A brief encounter between: 'Two Jamaican Girls' and 'Amity'
Augustus John and Bernard Fleetwood-Walker
Augustus John 1878-1961, 'Two Jamaican Girls' 1937
Bernard Fleetwood-Walker 1893-1965, 'Amity' about 1933
Both these double-portraits were painted in the 1930s. Augustus John visited Jamaica in 1937 and used many amateur models such as hotel servants. The identities of both these women is unknown but what fascinated the artist was the colour, richness and texture of their complexions. Such paintings met with a mixed reception on his return to London. Those critics who approved did so on the basis that John had imbued his models with a 'noble beauty' - a European stereotype that earlier critics had often employed when talking about Paul Gauguin's paintings from his time in Tahiti.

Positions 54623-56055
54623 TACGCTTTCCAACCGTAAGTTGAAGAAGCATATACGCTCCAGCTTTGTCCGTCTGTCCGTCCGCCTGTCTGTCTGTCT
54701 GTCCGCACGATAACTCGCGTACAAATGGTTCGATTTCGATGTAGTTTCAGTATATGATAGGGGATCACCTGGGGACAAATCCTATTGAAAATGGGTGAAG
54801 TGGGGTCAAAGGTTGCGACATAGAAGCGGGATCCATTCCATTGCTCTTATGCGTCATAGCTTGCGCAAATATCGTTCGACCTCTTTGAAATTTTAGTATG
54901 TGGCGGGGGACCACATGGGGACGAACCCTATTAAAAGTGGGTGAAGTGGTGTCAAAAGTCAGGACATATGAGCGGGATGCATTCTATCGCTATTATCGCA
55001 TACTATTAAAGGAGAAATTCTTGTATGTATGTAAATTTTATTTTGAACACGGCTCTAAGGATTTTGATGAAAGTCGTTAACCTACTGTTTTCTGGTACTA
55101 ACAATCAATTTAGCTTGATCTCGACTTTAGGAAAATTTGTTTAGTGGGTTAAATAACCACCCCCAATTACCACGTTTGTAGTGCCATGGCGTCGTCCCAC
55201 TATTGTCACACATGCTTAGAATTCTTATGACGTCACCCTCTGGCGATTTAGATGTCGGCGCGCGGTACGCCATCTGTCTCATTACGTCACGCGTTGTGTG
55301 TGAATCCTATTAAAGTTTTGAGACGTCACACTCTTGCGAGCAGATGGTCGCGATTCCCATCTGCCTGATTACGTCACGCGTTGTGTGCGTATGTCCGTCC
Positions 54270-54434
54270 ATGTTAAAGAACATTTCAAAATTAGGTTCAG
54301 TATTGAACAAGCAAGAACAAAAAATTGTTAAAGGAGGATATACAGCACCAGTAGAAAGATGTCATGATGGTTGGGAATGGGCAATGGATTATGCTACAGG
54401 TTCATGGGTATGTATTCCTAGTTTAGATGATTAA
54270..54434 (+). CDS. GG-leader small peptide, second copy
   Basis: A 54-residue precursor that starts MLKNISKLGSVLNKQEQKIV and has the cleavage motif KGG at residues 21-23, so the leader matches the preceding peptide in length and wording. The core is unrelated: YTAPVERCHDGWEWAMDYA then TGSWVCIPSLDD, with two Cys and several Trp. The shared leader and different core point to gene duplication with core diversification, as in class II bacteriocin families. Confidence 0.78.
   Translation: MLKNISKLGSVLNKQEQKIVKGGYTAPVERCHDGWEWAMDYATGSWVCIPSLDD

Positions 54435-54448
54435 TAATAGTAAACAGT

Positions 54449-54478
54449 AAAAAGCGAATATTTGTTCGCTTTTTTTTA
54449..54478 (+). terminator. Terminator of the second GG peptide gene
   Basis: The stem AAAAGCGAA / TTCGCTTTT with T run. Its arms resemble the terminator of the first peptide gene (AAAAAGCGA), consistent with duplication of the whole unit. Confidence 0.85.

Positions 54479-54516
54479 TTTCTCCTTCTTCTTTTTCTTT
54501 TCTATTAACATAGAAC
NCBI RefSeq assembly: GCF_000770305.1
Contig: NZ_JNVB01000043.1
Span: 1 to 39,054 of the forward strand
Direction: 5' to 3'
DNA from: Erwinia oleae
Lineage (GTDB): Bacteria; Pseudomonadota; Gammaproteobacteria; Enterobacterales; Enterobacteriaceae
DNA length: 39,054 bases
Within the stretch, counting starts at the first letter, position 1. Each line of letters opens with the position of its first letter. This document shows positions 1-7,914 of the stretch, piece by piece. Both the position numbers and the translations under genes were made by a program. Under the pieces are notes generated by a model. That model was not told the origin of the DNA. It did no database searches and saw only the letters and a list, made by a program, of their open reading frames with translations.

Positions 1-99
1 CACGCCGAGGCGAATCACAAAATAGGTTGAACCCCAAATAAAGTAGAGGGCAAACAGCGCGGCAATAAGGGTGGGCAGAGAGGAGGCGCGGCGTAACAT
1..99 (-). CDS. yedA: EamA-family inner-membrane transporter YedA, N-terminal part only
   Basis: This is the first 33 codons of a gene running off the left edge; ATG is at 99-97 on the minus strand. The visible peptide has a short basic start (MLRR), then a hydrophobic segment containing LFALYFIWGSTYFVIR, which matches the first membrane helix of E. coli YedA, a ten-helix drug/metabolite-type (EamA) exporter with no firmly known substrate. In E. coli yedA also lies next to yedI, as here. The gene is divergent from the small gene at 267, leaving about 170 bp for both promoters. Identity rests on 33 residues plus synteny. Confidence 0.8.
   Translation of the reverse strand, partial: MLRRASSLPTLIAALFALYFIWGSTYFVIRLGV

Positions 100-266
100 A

The pale skins of the models in Fleetwood-Walker's picture are accentuated by their pale clothes and the bright sunshine. Despite the relaxed nature of this scene, the artist has actually painted a very formal portrait. Every centimetre of the canvas is carefully plotted, contrasting with Augustus John's more rapid, restless style.